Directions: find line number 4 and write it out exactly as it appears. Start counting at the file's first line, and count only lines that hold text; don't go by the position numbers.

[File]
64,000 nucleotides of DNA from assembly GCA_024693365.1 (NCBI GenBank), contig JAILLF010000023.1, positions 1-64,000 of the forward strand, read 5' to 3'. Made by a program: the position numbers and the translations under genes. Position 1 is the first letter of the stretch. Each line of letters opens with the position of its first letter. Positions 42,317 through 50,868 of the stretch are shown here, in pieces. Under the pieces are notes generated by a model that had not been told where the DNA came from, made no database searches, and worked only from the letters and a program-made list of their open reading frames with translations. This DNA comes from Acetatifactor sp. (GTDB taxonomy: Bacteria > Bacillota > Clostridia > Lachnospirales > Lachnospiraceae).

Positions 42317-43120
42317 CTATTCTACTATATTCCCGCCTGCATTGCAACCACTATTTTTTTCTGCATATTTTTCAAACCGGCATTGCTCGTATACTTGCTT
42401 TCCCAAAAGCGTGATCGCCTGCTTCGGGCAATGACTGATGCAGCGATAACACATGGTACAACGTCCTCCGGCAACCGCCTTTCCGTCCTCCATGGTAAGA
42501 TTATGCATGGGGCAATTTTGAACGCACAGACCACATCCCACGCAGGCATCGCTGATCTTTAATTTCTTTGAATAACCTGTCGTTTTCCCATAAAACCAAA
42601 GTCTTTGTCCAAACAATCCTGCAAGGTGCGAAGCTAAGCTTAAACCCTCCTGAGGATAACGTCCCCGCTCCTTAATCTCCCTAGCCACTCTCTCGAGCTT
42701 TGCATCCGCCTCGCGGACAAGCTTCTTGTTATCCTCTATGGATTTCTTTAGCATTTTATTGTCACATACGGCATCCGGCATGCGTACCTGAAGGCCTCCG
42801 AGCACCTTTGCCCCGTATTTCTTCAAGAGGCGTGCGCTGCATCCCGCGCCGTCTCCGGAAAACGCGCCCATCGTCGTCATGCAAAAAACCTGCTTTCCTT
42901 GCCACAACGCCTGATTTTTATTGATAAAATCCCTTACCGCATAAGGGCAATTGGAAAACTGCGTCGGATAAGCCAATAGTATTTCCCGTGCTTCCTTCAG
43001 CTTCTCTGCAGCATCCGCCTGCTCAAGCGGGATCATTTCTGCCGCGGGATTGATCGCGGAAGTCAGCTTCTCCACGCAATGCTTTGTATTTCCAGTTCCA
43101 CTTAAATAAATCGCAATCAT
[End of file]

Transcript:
42401 TCCCAAAAGCGTGATCGCCTGCTTCGGGCAATGACTGATGCAGCGATAACACATGGTACAACGTCCTCCGGCAACCGCCTTTCCGTCCTCCATGGTAAGA